21 May 2013

A million extra residents is likely

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Written by Marnie Hallahan
Published: Auckland Now / North Shore Times – 21 May 2013

JURY'S OUT: Professor Paul Spoonley says Auckland will face some big challenges accommodating another million people

JURY’S OUT: Professor Paul Spoonley says Auckland will face some big challenges accommodating another million people

The question isn’t whether Auckland will grow by another million people in the next 30 years, says Massey University professor Paul Spoonley, it’s whether we want it to.

Mr Spoonley is director of research for the College of Humanities and Social Studies at Massey and an expert on New Zealand immigration.

He believes that Auckland Council’s prediction that the city will have to cater for an extra million people by 2040 “isn’t extravagant”.

However, he asks whether these extra people could compromise the liveability of our city.

“A million is sort of a magic figure, but it’s realistic. The question is do we want an extra million people,” Mr Spoonley says.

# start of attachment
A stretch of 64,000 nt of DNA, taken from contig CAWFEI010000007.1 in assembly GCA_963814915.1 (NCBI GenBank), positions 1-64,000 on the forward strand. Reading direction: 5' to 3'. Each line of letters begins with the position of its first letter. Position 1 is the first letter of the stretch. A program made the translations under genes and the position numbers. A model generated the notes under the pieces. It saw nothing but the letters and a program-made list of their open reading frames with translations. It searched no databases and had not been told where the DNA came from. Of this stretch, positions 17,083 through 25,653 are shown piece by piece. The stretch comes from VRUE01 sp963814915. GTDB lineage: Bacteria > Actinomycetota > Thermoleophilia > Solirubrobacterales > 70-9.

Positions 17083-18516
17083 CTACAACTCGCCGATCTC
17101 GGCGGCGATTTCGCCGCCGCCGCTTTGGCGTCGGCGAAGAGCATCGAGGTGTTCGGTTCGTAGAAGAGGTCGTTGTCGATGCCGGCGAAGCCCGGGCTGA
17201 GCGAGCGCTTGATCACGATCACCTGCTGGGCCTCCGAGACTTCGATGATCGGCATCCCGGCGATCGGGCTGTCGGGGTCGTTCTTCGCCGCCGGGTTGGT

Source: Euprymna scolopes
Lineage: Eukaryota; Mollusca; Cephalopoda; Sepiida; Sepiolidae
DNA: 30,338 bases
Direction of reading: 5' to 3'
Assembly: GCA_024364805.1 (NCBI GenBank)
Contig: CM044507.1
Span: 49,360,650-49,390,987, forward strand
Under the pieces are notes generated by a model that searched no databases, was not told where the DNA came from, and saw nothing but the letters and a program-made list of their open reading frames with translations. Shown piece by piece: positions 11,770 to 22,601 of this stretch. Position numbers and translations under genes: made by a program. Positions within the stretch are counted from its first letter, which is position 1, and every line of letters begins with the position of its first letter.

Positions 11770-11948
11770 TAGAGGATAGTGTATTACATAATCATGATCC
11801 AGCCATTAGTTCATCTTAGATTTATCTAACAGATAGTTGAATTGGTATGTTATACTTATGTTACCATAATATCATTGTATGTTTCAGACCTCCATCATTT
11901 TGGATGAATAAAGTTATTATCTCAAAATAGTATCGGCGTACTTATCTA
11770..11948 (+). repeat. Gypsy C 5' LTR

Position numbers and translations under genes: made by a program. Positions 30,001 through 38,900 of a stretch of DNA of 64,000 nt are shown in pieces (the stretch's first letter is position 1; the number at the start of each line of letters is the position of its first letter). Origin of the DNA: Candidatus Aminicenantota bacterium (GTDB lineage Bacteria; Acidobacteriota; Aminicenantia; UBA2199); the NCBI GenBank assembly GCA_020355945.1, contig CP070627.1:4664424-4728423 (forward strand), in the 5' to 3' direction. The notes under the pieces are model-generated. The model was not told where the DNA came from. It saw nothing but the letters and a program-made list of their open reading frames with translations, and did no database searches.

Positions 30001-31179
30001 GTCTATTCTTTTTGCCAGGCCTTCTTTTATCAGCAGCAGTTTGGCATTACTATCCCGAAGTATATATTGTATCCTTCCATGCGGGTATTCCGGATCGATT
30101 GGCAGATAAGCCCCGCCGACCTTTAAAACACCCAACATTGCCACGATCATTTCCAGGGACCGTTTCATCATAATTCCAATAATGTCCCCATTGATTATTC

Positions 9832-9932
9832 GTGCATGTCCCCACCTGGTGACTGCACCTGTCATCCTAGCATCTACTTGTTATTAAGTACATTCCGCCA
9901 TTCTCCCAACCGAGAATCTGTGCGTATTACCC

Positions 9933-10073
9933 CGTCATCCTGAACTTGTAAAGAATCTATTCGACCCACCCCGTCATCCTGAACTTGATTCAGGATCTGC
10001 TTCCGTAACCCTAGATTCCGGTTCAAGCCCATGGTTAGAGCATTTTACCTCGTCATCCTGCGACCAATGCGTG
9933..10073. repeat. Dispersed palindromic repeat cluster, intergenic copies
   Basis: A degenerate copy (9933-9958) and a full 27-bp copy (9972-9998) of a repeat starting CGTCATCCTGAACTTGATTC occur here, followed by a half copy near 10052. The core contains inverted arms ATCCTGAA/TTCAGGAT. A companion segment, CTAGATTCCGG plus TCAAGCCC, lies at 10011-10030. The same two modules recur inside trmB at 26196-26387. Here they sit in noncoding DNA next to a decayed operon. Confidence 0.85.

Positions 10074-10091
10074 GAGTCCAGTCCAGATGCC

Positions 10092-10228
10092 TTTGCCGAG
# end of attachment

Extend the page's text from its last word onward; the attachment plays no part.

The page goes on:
“While the jobs are here what about schools, hospitals and other infrastructure.

“Out of a million we would say there would be an extra 150,000 school children. Where do we accommodate them?”

According to Mr Spoonley, New Zealand and Ireland are the only two OECD countries where a third of the population lives in one city.

He says the figure of an extra million could well equate to the total increase in population in New Zealand but almost all of these people will settle in Auckland.

If this occurs the percentage of the country’s population living in Auckland could reach 40 per cent.

“The thing is it’s very difficult to manage population growth, you can’t tell people not to come here.”

Mr Spoonley is supportive of Auckland Council’s efforts to plan for future intensification.

“You can argue the details of the Unitary Plan, but in general we need a plan to shape the future of Auckland,” he says.

However, there are still some big unknowns when trying to predict housing needs, he says, especially on the North Shore where the population is aging quite rapidly.

“Whether people downsize as they get older and who is going to buy the bigger homes they leave behind, things like that we still don’t know.”

Mr Spoonley says that with birth rates declining New Zealand is using immigration as a population replacement as well as for population growth.

On the North Shore the most significant groups of immigrants are those from Britain, Korea and China, he says.

“And we do not necessarily know what their future housing needs will be.”

He adds that the population and demographic forecasts for Auckland will likely be adjusted when the results of the latest census are analysed.



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